Arrested After Accidentally Texting Cops About Meth Delivery

By George Khoury, Esq. on January 11, 2017 | Last updated on March 21, 2019

A Louisiana man is facing criminal charges, likely due to technical difficulties related to text messaging. Namely, accidentally texting incriminating evidence directly to the police.

Last week, a sheriff's deputy received a text message from a wrong number offering to sell crystal meth. The deputy arranged a meet up with Dwayne Herbert, who arrived at the predetermined location carrying not just the drugs, but also two firearms. Herbert was promptly arrested, and now faces serious criminal charges for selling drugs and possession of firearms.

The "Reply-All" / Wrong Number Hall of Fame

Although criminals rarely make it that easy for law enforcement, stupid mistakes happen to criminals too. In 2012, a young man in Indiana sent a coded text offering drugs to a wrong number. The wrong number turned out to be the number of a local police officer who was up on the local code words for the drug being offered. The officer arranged to meet, and then arrested the young man.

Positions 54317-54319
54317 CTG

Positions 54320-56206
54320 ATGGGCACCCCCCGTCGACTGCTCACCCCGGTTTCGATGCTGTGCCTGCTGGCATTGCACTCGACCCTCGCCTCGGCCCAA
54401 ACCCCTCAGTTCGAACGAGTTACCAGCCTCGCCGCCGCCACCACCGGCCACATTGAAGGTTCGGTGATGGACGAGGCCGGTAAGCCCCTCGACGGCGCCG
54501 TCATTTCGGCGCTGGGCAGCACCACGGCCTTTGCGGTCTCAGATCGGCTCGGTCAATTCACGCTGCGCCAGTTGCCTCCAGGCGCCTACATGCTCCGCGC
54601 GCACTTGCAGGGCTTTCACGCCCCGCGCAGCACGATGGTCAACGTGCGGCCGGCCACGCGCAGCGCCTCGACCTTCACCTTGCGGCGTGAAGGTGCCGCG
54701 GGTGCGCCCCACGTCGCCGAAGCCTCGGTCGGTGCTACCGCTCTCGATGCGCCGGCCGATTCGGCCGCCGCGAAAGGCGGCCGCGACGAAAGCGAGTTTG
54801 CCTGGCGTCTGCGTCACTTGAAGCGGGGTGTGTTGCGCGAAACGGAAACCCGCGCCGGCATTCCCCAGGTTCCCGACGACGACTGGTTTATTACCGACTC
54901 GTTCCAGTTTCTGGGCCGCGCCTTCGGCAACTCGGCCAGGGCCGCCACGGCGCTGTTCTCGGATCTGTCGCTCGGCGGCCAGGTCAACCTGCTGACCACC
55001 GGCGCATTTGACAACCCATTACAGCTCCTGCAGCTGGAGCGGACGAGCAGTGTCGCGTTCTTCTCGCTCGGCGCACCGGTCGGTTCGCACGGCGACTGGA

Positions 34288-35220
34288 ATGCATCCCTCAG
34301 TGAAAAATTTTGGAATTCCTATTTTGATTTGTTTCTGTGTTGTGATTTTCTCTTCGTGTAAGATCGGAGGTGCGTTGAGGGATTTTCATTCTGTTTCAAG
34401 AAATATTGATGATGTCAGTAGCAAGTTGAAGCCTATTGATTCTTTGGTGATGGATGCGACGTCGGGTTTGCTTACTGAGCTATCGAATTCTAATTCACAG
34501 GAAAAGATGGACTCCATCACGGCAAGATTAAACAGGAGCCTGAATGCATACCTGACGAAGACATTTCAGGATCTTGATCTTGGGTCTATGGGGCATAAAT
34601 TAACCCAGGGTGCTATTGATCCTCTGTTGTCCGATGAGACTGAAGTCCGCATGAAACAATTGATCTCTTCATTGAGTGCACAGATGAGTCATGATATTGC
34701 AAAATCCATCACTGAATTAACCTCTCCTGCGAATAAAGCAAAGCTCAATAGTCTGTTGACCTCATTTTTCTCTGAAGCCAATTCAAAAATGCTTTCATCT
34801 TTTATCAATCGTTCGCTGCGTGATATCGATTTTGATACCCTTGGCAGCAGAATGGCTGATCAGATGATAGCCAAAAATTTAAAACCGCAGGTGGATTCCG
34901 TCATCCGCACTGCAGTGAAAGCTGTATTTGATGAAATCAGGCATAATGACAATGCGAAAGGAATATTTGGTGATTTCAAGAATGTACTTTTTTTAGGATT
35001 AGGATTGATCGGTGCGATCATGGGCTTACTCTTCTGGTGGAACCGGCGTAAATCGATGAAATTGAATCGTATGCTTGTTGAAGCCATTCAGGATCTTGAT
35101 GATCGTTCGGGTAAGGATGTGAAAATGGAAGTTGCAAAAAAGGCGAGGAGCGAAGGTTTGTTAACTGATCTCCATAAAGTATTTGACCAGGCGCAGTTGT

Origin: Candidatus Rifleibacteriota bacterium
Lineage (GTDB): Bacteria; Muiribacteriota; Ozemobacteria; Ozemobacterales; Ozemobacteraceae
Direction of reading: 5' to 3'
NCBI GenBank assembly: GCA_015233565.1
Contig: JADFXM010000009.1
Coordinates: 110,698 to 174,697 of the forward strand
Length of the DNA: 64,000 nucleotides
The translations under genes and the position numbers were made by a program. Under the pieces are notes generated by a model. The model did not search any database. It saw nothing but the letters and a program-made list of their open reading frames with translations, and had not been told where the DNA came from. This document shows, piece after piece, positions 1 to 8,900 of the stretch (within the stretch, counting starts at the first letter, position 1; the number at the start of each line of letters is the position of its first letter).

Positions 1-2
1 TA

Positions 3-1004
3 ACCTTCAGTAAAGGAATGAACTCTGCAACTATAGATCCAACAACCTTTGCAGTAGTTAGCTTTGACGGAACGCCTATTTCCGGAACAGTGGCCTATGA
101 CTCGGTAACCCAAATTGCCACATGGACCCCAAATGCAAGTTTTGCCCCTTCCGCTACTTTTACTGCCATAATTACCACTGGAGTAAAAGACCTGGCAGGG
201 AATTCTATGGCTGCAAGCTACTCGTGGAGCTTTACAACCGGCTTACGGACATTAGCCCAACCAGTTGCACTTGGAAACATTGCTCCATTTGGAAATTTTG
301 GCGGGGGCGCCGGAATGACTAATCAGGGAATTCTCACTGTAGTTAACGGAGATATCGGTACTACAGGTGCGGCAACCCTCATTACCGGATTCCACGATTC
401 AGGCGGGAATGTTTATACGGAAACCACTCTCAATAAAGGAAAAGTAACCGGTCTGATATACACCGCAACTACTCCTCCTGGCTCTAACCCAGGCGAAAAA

However, the most jaw-dropping story about a drug dealer texting officers accidentally offering to sell them drugs comes from England. In 2012, a young man, was released on bail after being convicted of selling drugs. For some reason, the young man and one of the officers exchanged phone numbers after his release.

A couple months later, the officer received a text message from the young man, offering to sell drugs. Predictably, the young man was arrested again, and once in-custody admitted to sending that text accidentally to everyone in his address book.

Self-Incrimination via Text Message

While the Fifth Amendment protects an individual from being compelled to testify against themselves when a person accidentally texts police, or makes a voluntary admission, the protection does not cover those. There generally is no "excusable neglect" argument for accidental disclosures by criminals. Notably, the Fifth Amendment protection against self-incrimination only applies to police interrogations and court testimony.

Cases like these are prime examples of when accidentally clicking "reply-all," or forwarding a message to everyone in your contact book, can have severe consequences.

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